There are speech synths for the Pi and other SBCs – and not to put too fine a point – most of them sound like someone being strangled. Ivona on the other hand provides REALLY nice speech in a range of languages. Google used to have a good API but they got greedy.


From my Pi script…….

sudo apt-get install -y mpg123

and in the .node-red directory wherever that is on your system…

npm install node-red-contrib-ivona

Oh, Err:

In my original version, having put the speech into a first-in/first-out buffer,  I passed the output to MPG123 – a program (accessed by an EXEC function) that plays MP3 files. Why? Because the Ivona node takes in speech and dumps an MP3 file on your disk/SD with the recording in it.

All fine and good but what about overlapping messages – and what about constant use of the API? Well to cut a LONG story short it is all handled in the node itself. If you play the same message twice, it just uses the file it made last time.  The node successfully queues messages as well (all that work…)  If like me you didn’t read the instructions – the file went into the /tmp directory and you probably thought you’d have to develop your own file system.,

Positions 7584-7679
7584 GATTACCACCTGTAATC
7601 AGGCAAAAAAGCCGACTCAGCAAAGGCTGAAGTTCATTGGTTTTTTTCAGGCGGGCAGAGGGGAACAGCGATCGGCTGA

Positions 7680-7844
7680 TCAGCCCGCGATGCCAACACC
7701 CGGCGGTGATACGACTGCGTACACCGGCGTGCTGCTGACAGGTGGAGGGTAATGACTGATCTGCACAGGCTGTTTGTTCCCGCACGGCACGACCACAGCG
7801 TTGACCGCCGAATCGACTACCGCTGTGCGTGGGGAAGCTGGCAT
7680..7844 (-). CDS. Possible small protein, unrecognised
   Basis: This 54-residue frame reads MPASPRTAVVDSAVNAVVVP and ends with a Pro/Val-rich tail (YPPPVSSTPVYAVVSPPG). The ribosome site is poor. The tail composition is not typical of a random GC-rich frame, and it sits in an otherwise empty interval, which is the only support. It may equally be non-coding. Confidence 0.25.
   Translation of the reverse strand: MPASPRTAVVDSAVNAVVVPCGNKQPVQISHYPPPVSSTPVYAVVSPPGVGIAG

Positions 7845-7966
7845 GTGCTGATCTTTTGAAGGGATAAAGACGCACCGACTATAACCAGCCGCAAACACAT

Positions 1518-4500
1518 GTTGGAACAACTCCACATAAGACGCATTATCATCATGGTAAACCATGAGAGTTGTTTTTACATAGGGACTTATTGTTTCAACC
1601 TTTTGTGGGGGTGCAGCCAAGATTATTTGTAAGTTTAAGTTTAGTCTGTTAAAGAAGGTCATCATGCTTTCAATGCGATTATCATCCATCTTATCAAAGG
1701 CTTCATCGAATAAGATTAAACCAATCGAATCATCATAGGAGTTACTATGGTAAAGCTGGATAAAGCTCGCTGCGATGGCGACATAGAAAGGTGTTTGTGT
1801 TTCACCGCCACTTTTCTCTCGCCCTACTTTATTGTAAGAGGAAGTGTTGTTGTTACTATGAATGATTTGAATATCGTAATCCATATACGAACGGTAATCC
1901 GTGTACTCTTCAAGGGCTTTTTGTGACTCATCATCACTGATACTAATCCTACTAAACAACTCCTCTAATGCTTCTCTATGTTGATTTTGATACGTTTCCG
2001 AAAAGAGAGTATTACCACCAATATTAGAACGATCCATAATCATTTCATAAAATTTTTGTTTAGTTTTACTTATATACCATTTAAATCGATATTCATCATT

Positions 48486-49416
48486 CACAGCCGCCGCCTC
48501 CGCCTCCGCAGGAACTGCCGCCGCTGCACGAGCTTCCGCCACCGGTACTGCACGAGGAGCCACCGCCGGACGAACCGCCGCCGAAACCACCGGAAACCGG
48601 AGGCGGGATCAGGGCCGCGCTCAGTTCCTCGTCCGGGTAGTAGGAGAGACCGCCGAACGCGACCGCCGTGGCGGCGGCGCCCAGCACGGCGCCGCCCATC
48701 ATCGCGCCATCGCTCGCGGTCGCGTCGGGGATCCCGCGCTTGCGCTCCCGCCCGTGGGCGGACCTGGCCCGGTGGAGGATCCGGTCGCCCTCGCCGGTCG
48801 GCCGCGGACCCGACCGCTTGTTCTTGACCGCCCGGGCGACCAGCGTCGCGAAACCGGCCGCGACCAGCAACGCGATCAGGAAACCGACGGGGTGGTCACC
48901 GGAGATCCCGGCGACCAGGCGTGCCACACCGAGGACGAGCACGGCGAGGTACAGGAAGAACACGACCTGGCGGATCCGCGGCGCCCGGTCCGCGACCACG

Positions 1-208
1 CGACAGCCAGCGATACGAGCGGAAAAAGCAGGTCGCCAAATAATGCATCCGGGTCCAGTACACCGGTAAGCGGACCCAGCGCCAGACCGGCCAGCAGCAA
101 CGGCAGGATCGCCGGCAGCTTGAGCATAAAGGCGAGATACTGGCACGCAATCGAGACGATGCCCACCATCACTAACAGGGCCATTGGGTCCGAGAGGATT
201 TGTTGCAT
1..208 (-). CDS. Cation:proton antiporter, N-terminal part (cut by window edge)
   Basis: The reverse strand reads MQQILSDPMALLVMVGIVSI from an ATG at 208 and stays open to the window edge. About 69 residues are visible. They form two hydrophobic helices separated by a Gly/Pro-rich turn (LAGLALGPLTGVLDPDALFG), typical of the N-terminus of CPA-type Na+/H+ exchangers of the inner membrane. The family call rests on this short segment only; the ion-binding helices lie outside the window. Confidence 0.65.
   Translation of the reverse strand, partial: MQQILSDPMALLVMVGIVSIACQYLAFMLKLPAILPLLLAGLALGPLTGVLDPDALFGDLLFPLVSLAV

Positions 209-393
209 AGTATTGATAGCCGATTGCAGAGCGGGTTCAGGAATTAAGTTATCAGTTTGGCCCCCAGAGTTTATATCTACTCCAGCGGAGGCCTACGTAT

And now:

So – let me show you the setup for the Ivona Node – and then I’ll go through it piece–by-piece.

See installation above – see also my original blog for more details and putting in the credentials that Ivona give you. A one-off task and free.



So… in the message area above – just leave that as it is… the “moustache” system refers to using braces around stuff. It can take a little grasping but you don’t have to here…  In this case – the message entry simple means – if you fire a msg.payload like “Hello there” into the node – then it will be used. You’ll do that by, for example an INJECT node (see above) sending TEXT in the payload.